Tomorrow night from Louisiana, on his fourth trip to Katrina-land, President Bush will address the nation on the great storm, the clean-up, and his “vision for the future.” The ugliest aspects of Katrina’s devastation — that the nation (which ultimately means the federal government) failed the predominantly poor and black “left behind,” those who were most vulnerable and least able to help themselves — has left a bitter taste in the national mouth.
Americans were startled and alarmed to find that the poorest segment of our society was, in the grip of nature’s indifferent rage and the immediate aftermath, little or no better off than those in similar circumstances in far-flung “third world” lands with grossly inferior “infrastructures” and “support systems” to ours. Similarly embarrassing was the ubiquitously televised and photographed exposure of the naked volume and depth of of the underclass 40 years after the War on Poverty. Secretary of State Condoleezza Rice said, “maybe now on the heels of New Orleans” we could “deal with the problem of persistent poverty.”
White House insiders say Bush’s speech will be “explanatory,” have the “feel” of an address to the nation, and “lay out a strategy” in an attempt to address these broader themes, including the “racial component of Katrina,” a “commitment to rebuilding New Orleans and the Gulf Coast,” and will “discuss plans to provide health care, education, jobs and housing assistance to flood victims,” spending up to $200 billion on the effort over the next two years.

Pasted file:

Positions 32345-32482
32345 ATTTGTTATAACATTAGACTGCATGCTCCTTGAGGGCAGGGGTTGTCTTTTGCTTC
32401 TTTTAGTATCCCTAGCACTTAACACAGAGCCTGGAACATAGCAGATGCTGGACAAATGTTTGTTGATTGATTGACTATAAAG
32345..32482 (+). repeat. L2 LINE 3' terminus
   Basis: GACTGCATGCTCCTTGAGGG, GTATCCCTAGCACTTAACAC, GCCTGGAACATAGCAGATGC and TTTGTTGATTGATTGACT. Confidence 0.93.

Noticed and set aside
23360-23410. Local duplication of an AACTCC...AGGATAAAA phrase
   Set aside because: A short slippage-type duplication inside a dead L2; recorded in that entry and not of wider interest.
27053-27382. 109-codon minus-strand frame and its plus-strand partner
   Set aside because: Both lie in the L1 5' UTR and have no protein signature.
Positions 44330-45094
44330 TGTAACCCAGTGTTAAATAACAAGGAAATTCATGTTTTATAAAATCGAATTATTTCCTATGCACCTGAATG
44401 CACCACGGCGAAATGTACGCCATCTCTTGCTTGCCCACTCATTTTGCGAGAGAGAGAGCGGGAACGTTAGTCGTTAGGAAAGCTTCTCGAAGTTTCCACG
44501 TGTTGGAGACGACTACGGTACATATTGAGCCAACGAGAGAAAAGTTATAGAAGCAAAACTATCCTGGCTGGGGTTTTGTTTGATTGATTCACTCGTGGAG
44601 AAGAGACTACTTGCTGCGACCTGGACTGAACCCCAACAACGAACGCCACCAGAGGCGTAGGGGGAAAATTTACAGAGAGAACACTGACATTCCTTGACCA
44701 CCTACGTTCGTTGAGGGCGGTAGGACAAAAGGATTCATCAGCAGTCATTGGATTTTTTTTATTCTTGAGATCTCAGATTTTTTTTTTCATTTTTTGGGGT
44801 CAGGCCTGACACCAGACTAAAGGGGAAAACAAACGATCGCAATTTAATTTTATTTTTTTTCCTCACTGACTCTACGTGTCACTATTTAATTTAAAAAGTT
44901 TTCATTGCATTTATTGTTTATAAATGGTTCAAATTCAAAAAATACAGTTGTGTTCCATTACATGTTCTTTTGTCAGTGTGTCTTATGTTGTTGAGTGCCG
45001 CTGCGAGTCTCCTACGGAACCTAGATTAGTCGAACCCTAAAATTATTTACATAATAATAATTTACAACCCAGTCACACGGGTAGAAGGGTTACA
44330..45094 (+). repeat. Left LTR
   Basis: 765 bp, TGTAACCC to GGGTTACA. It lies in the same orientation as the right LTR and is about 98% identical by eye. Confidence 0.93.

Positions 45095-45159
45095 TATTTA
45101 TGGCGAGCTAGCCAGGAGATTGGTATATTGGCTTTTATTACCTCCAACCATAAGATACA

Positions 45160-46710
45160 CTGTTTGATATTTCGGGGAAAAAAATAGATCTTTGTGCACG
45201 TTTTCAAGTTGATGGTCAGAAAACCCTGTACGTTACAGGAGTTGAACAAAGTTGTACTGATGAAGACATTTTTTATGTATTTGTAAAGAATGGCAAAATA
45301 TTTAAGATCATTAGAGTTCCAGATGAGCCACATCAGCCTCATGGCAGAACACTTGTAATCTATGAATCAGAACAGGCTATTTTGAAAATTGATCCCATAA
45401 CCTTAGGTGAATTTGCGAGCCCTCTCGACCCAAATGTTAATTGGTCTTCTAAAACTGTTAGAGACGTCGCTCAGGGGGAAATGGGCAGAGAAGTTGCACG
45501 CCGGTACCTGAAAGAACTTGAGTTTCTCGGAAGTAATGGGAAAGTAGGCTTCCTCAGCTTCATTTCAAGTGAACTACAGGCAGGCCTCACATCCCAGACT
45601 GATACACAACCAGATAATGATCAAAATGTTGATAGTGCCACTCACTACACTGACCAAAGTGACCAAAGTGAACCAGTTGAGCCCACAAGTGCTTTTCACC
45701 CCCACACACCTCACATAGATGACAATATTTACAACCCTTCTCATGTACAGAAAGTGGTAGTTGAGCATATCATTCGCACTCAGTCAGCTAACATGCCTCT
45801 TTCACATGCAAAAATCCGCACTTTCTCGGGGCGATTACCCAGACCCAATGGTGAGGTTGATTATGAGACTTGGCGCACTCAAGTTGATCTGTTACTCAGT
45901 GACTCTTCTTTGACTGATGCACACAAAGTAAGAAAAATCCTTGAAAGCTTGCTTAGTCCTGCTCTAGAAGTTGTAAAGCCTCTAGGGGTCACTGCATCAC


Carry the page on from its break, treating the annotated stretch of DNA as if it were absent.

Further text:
Addressing the question, “given what happened with Katrina, shouldn’t Americans be concerned if their government isn’t prepared to respond to another disaster or even a terrorist attack,” at a White House news conference with Iraqi President Jalal Talabani yesterday, Bush came remarkably close to a mea culpa regarding dissatisfaction with the initial government response to Katrina.
“Katrina exposed serious problems in our response capability at all levels of government. And to the extent that the federal government didn’t fully do its job right, I take responsibility. I want to know what went right and what went wrong. I want to know how to better cooperate with state and local government, to be able to answer that very question that you asked: Are we capable of dealing with a severe attack or another severe storm. And that’s a very important question. And it’s in our national interest that we find out exactly what went on and — so that we can better respond,” he said.
If the president can continue and expand upon this conciliatory tone in his speech tomorrow and honestly address the persistence of poverty in the nation — though any Bush “New Deals” will doubtless bear a “compassionate conservatism” slant — it is possible he can still redeem his second term and lend Katrina at least a semblance of a silver lining.